I once saw Heavy's co-founder, Simon Asaad, speak at a podcasting convention. It was a formative experience for me in the way that I view media, and particularly media on the internet. He took the dais and let it rip - berating the podcasters in attendance for working for free, and specifically for allowing their personal interests and passions to determine the nature of their work.

Then he ran down his company's achievements -- it's sort of a lowest-common-denominator video site -- taking particular note of the huge check Burger King had given them to host a "viral video" contest in which young men did various outrageous things while wearing Burger King masks. If I could pick one word to describe the tone of his speach, it would be "taunting." His main message: if you're not completely outrageous, your work is worthless. If you're paying for content, or paying content creators, you're worthless. There isn't, and shouldn't be, a line between advertising and content. The talk shocked and sickened me.

I'm certainly not against commercialization -- witness the advertisement to the right of this post. In fact, I was at the panel to learn about monetizing content -- which many of the non-offensive panelists on either side of Assad had also done. I'm not even against outrageousness -- Ze Frank is outrageous, it's one of the reasons he's so succesful. What I am against is duplicity. I don't like tricking people into advertising for you, or taking huge checks to blur the line between content and brand marketing. What happened to morality?

So imagine my dismay when I got this email:

Dear Jesse:

So we have the privilege of hosting the official Borat’s Videotime Contest — a Borat impersonation video contest — here on Heavy until March 30. I was hoping that the Sound of Young America would give this momentous event a shout out as Fox doesn’t seem to be doing much in the way of spreading the word. This promotion is part of a larger campaign for the DVD release of Borat (the movie) and the winner will be awarded a $3,500 cash prize. We’re hoping that this promotion will help resurrect some of the Borat-mania we’ve all enjoyed over the past couple months... After all, Borat’s exploits — and Sacha Baron Cohen’s multiple acts at large – unmask some interesting aspects of Americana and I wouldn’t want so see any such opportunities wasted.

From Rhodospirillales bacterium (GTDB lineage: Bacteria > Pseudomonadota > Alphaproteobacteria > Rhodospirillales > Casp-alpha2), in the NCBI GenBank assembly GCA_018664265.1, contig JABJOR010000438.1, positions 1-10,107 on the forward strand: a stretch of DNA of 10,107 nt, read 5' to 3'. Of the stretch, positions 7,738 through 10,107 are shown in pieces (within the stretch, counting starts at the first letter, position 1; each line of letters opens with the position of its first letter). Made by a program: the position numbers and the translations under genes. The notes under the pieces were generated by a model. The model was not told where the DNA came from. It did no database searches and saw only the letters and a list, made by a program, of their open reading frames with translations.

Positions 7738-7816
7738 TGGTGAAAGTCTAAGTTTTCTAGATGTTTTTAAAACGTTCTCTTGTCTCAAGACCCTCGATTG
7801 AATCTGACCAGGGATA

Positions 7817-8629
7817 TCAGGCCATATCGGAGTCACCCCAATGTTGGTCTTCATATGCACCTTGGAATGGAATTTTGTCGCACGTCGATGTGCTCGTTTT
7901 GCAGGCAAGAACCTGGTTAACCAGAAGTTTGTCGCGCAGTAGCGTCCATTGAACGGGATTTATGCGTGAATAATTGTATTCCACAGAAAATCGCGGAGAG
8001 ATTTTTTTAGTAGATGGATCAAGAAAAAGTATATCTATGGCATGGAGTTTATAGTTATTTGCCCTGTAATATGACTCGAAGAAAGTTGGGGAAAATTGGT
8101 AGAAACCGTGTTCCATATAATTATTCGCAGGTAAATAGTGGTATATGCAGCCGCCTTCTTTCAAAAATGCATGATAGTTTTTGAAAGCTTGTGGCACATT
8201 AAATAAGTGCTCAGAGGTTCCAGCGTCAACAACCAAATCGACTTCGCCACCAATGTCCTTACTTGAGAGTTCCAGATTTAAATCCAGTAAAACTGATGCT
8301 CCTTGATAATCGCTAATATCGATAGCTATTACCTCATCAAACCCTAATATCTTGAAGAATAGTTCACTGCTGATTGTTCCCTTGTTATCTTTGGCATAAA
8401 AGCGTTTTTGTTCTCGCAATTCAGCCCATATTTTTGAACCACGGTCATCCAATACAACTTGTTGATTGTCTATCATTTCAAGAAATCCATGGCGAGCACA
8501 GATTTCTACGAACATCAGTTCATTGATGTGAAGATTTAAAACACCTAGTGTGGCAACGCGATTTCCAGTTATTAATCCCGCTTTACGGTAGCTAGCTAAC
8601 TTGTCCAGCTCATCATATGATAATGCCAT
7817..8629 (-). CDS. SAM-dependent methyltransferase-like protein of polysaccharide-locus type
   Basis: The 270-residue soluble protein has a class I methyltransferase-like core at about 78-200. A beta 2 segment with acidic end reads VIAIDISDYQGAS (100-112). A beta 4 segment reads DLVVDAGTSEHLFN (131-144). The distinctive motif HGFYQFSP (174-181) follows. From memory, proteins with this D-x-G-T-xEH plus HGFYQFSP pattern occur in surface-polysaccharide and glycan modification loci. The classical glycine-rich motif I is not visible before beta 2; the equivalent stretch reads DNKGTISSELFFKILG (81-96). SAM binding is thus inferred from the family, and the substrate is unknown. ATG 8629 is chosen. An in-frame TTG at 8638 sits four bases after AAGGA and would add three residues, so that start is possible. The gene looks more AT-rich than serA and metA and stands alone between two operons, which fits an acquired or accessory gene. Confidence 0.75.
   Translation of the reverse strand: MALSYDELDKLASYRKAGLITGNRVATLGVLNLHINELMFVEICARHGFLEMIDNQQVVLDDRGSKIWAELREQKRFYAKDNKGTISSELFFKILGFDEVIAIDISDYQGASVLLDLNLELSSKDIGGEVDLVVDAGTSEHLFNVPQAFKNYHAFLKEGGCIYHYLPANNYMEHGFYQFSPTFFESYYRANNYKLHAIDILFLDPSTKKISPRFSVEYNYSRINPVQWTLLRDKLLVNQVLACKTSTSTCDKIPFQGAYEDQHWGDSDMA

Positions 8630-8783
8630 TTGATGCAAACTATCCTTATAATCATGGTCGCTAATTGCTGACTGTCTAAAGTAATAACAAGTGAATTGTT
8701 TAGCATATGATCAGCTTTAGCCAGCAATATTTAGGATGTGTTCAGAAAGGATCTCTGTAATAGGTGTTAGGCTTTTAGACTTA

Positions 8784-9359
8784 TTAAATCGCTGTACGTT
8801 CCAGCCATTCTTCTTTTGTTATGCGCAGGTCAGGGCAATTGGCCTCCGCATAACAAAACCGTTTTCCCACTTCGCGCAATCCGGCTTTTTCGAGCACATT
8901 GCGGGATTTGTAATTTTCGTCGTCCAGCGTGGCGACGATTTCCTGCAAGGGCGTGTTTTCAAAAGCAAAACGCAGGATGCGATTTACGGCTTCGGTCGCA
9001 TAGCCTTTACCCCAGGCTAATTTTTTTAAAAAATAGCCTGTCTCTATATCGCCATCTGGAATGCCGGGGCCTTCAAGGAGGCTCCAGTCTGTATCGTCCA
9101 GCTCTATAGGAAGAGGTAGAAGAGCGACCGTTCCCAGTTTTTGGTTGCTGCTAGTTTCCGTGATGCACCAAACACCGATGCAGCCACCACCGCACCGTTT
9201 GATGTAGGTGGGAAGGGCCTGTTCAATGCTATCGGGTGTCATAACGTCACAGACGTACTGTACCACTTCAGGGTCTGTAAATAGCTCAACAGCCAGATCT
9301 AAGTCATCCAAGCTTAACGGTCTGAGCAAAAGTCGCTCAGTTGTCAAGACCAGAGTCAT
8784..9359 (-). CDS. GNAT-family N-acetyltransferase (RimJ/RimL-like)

The rules and regulations, along with the video submission upload page, can be found at http://XXXX.heavy.com .

I sure hope this is newsworthy to you and to your readership! Please let me know what you think.

With kind regards,
XXX XXX
Heavy.com, etc etc etc

I wrote back:

You mention that "Fox doesn't seem to be spreading the word." I should presume that Heavy is not being paid by Fox to host the contest?

Jesse
The Sound of Young America

The Heavy.com rep wrote back:

Fox is sponsoring this but we’re responsible for all the organization and prizing etc. Again, this is part of a larger campaign we’re running for them in conjunction with the DVD release of Borat. Your thoughts?

Here are my thoughts: Borat, the film, was succesful because it was outrageously good. It "went viral," becoming a popular topic of public discourse, for the same reason. I even participated in it, posting about the film, character, and even discussing it on a national radio show.

I don't have a problem with lots of people making lots of money off of this -- in fact, I think it's a great idea. Larry Charles, the film's director, just signed a big-money Hollywood deal to develop TV shows. Sacha Baron Cohen has gone from cult star to star star. Fox is basically printing money with the DVD release. There's a sequel in the works.

But do you really have to lie about it? Is misinformation the best way to spread a great idea?

I wrote to the heavy.com person:

My thoughts are that this kind of marketing is duplicitous, manipulative and really unfortunate. It's a crass commercialization of young people's creativity.

I would feel better about it if you weren't misrepresenting it as some sort of grassroots struggle. I'm not against advertisements, or contests, but I would never run something like this on my website, represent it as "of the people," and disguise the fact that it's a bought-and-paid-for commercial enterprise.

It's my hope that as this kind of marketing grows in popularity, so will our defenses against it. I hope great ideas will spread, and bought-and-paid-for ones will not. We can ask the Simon Assaads of the world to stop, but their greed won't let them. When we face this kind of deception, we need to take responsibility for standing up and being counted: this bullshit has to stop.

Podcast: Dan Harmon of Acceptable.tv

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Show: 
Bullseye

Dan Harmon is the executive producer of Acceptable.tv. It's a new multi-platform show from VH1 that builds on the success of Channel 101 and Channel 102, cult comedy phenomena in New York and Los Angeles.

Each episode of the television program will feature five short "shows," each about three minutes in length. The shows will also be posted on the website, where viewers will vote on which shows will return for a new episode the next week, and which will be "cancelled." In addition to shows produced by the staff of Acceptable.tv, the program and website will highlight user-created series.

Before co-creating Channel 101, Dan Harmon and his writing partner Rob Schrab co-created the cult television pilot Heat Vision & Jack, a parody of Knight Rider which starred Jack Black as a "super-intelligent renegade astronaut" and Owen Wilson as his talking motorcycle. Their antagonist was character actor Ron Silver, who played himself.

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New Sincerity V. Old Irony: Party Starters Edition

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Old Irony

The New Sincerity